A security interest is typically seen in the context of a car loan. A borrower will give a lender a security interest in the car, and it can be repossessed in case the borrower stops making his or her monthly payments. The interest arises upon the signing of a written security agreement. Security agreements are governed by the Uniform Commercial Code, and they have three essential elements. Those are that:
- The security agreement has a value
- The borrower is the owner of the collateral that’s secured
- The borrower signed a security agreement specifically identifying the secured property
The lender must then perfect its security interest by filing it at the appropriate governmental office.
An example of a security agreement
Joe went to the bank and got a $15,000 loan to buy a new car. He stopped making payments when the loan balance was $7,500 because he lost his job. The bank repossessed the car, and it sold the car for what was owed on it. Joe no longer owes anything on the car. The security interest has been satisfied.
The controlling New York Statute
Fraud involving a security interest is a class A misdemeanor and punishable by up to a year in jail, a fine or up to three years probation along with a fine. It’s governed by New York Penal Law section 185.05. Under that statute, a person can be guilty of fraud involving a security interest when or she entered into a security agreement with the right of sale and sells or otherwise disposes of the property without accounting to the lender for the proceeds of the sale. If he or she doesn’t have the right of sale, the collateral can’t be sold or disposed of in a manner prohibited by the security agreement.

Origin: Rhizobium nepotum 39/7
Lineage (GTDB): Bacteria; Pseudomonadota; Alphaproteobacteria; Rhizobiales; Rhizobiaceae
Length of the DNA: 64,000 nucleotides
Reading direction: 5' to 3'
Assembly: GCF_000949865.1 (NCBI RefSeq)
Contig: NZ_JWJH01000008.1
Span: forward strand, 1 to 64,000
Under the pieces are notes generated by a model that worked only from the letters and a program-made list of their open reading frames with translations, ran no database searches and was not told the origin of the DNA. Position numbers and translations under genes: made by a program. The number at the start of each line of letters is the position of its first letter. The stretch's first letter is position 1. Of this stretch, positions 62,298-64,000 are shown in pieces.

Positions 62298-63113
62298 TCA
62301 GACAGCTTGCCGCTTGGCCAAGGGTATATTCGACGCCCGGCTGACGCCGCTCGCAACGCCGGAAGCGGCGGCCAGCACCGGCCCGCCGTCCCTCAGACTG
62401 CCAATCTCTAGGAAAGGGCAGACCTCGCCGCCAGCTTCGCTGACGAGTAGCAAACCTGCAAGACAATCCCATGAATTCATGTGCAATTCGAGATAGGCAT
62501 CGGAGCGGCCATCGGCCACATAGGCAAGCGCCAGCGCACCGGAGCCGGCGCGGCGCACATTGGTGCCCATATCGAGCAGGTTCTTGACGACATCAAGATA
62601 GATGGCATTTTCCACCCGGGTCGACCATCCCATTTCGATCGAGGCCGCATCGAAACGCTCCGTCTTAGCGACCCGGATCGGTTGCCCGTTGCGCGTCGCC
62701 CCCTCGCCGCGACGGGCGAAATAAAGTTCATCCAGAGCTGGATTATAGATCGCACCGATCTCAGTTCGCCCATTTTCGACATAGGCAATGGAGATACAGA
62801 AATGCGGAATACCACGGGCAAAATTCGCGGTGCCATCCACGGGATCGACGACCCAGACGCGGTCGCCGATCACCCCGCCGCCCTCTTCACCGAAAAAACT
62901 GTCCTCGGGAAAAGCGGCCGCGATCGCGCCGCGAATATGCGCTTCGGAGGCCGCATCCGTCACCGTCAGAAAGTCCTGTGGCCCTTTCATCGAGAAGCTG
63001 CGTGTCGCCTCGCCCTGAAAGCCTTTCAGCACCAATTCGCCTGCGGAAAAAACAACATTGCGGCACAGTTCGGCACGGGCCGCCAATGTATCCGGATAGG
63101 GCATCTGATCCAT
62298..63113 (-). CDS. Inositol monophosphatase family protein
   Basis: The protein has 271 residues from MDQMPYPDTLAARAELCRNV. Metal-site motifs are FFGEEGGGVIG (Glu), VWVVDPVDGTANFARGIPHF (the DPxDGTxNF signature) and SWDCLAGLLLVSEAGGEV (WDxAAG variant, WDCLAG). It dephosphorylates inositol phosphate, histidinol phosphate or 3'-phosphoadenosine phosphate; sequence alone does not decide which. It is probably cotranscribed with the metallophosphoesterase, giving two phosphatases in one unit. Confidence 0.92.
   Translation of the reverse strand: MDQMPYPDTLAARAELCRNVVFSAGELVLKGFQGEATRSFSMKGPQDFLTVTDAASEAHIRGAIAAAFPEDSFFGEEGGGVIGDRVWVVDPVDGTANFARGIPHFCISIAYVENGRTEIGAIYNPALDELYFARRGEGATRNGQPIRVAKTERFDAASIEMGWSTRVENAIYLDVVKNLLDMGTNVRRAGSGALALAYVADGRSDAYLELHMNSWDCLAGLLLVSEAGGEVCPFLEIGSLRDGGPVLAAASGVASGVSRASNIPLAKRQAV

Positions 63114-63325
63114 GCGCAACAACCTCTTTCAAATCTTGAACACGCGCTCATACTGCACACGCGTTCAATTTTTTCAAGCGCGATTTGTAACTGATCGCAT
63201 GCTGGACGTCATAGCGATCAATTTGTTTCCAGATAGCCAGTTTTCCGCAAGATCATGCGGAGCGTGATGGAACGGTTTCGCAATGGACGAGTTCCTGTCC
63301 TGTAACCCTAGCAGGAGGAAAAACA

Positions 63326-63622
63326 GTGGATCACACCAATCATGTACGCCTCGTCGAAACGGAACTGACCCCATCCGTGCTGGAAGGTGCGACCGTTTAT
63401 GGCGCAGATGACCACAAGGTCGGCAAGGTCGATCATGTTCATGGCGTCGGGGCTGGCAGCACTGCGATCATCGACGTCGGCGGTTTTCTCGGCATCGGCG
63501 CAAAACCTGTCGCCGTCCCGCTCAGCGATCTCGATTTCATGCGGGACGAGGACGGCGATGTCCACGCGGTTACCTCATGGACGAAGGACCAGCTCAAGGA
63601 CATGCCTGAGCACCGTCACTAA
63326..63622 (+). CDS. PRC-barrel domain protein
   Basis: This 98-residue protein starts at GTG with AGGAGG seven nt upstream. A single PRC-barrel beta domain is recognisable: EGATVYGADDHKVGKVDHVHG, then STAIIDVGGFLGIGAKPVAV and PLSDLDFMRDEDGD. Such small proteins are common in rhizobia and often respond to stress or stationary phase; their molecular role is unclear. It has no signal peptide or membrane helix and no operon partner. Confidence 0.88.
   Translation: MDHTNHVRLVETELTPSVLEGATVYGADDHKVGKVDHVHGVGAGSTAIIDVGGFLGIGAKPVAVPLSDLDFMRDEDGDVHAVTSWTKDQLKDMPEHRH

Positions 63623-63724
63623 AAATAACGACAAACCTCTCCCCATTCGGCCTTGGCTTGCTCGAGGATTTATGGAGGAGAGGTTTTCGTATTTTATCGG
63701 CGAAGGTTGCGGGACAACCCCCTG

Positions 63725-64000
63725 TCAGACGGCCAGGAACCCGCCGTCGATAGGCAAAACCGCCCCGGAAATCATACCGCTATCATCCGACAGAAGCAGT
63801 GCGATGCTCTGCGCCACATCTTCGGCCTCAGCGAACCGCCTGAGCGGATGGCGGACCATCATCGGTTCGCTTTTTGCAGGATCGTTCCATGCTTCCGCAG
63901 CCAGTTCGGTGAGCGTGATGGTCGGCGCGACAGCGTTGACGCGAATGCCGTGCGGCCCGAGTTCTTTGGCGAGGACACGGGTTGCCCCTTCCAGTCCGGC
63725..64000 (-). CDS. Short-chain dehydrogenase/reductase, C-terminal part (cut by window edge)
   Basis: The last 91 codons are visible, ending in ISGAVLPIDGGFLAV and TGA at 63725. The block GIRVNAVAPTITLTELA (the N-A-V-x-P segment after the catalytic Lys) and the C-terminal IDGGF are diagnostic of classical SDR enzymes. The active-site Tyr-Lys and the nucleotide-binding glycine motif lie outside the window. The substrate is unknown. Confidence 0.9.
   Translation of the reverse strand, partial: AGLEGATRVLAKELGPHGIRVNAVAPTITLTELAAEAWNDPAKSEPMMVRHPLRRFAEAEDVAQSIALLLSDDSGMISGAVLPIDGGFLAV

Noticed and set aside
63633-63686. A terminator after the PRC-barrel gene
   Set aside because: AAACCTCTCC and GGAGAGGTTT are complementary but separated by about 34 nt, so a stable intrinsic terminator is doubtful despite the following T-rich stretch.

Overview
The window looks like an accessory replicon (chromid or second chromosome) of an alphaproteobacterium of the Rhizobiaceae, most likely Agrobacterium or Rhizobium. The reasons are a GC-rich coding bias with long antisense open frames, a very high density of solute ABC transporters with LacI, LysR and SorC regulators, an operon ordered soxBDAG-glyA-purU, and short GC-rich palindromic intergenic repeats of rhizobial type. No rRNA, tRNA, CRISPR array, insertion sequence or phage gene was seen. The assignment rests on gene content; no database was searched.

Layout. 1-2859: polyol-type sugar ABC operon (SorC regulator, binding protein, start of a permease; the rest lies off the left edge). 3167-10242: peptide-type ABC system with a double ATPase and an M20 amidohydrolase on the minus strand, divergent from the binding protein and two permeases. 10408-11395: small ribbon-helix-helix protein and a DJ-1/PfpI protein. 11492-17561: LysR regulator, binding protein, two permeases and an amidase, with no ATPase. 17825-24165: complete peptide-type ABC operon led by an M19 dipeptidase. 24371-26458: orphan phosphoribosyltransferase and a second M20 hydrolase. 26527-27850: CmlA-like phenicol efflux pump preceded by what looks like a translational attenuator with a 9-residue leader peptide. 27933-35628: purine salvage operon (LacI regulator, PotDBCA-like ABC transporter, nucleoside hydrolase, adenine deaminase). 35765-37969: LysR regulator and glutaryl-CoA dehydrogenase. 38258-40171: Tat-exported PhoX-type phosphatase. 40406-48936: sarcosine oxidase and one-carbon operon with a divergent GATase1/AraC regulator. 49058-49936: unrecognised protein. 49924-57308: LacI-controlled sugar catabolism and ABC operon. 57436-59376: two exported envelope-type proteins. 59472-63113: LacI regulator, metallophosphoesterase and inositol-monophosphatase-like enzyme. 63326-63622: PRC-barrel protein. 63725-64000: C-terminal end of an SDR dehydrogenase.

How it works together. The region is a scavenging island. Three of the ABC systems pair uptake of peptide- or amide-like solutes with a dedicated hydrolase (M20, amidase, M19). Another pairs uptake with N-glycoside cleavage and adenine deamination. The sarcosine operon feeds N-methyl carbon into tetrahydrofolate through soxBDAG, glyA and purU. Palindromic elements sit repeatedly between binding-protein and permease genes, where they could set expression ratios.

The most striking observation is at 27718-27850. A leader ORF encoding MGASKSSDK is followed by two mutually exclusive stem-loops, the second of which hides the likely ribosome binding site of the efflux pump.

An example of fraud involving a security interest
Joe borrowed $20,000 from Charlie. As collateral for the loan, Joe pledged a security interest to Charlie in his 2015 Corvette. The agreed payment schedule on the loan was $1,000 per month. Joe retained possession of the car with authority to sell it pursuant to the security agreement. Eddie saw the Corvette at a car show, and he offered Joe $40,000 for it. Joe accepted the offer and the money. He never told Eddie about the security interest in the car, and he never told Charlie that he had sold the car. Even though he continued to make his $1,000 per month payment to Charlie, Joe could still be found guilty of fraud in a security interest.
Although a conviction for fraud involving a security interest is a misdemeanor, it’s still a serious offense that involves dishonesty and deceit. That conviction could adversely affect present and future employment, educational and housing opportunities. Knowing this, the NYC criminal attorneys from our law firm might bargain for a lesser offense and deferred prosecution without a conviction being entered. The fact that Joe continued to make payments on the Corvette operates in mitigation and in his favor.
Our law firm has years of experience in representing people who are charged with different types of fraud and white collar crimes that don’t involve violence. Never give police a statement or confession. The prosecution has the burden of proof beyond a reasonable doubt. Protect and invoke your rights by contacting us right away at 888-981-9127 after being arrested for any crime alleged to be based on fraud or deceit.